The beauty of exploring Oman in a small group is the opportunity it affords to really get to know a place. Here’s just a sample of the kinds of things you’ll learn about fascinating corner of Arabia:

  • Several cities in Oman were major stops along the Incense Route between the 7th and 2nd centuries BC. The route stretched between the Mediterranean and India and witnessed the trade of frankincense and myrrh, Indian spices, precious stones, pearls, silk, rare bird feathers and gold.
  • The mighty fortresses of Oman, beautifully restored to their former glory, once defended the nation from marauders. In all, 500 edifices still stand throughout the small country.
  • Oman’s colorful and bustling souks are a richly textured pastiche of perfume, livestock, freshly plucked dates, silver jewelry, and khanjars, the silver daggers that have long symbolized manhood here.
  • Muscat’s Sultan Qaboos Grand Mosque is an enormous testament to the kind and giving Islamic faith. Its dazzling expanse of white marble is accented with wooden panels and fantastic stain-glass windows. Inside, its central carpet covers 45,000 square feet and its chandelier measures 46 feet tall!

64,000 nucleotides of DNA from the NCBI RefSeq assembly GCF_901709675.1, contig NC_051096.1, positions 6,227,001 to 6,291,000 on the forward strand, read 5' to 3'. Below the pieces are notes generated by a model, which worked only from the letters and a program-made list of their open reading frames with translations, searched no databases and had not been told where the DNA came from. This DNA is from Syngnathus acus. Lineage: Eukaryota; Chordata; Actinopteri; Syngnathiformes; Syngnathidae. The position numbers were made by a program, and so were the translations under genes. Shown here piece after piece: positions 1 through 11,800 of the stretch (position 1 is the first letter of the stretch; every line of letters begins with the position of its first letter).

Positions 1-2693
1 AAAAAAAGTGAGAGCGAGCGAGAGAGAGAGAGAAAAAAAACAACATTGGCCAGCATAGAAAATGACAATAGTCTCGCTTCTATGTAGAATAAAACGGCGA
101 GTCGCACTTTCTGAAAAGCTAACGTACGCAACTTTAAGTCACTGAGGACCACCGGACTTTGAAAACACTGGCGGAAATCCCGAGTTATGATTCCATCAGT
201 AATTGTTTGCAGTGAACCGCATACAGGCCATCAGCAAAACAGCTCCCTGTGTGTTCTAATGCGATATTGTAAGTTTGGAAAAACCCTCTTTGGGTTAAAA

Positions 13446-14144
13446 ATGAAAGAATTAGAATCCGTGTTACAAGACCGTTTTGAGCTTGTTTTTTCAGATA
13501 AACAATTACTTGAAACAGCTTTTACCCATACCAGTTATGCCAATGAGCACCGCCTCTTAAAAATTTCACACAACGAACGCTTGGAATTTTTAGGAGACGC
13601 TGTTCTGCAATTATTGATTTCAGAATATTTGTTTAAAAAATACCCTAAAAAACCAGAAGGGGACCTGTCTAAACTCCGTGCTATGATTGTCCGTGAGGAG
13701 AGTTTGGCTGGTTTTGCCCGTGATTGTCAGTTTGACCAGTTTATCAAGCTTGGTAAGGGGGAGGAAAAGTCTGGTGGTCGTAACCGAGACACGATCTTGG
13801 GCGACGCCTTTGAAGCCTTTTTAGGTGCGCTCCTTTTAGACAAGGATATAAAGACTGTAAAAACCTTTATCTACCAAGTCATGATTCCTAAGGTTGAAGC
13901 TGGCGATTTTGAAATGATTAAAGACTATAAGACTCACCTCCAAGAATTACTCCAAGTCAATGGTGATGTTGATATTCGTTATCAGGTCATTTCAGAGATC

• The Portuguese ruled Oman from Muscat for 150 years. Two 16th-century forts – Al Jalali and Al Mirani – stand like guardians on either side of the Sultan’s Palace, adorned in turquoise and gold.
  • Muscat’s souk in the Muttrah district is called Al Dhalam, which means “darkness” in Arabic. This marketplace, one of the oldest in the Arab world, got its name from the constant shadows cast by its crowded stalls and narrow lanes. It can get so dark here even during the day, shoppers need lamps to find their destinations.
  • Oman enjoyed its own days as an imperial power. In the late 17th century, it actively vied for control of the region with Portugal and Britain. By the 19th century, its territories reached as far as Iran and Pakistan, and it relocated its capital to Zanzibar, the island off of today’s Tanzanian coast.
  • The tower of Nizwa Fort boasts many architectural deceptions and strategic secrets. Hidden shafts and false doors were meant to confuse anyone who breached the fort’s walls. A twisting narrow staircase led to the tower’s ramparts, but a heavy wooden door studded with spikes prevented entry once infiltrators reached that last step. Additionally, shafts above these doors allowed the defenders to pour boiling oil or the sticky syrup of dates onto their enemies.
  • Though football and basketball have recently entered Oman’s culture, traditional sports include horse racing, camel racing, bull fighting, falconry and the racing of dhows, the narrow wooden boats that have plied the country’s coast for centuries.

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Posted by Gate 1 Travel

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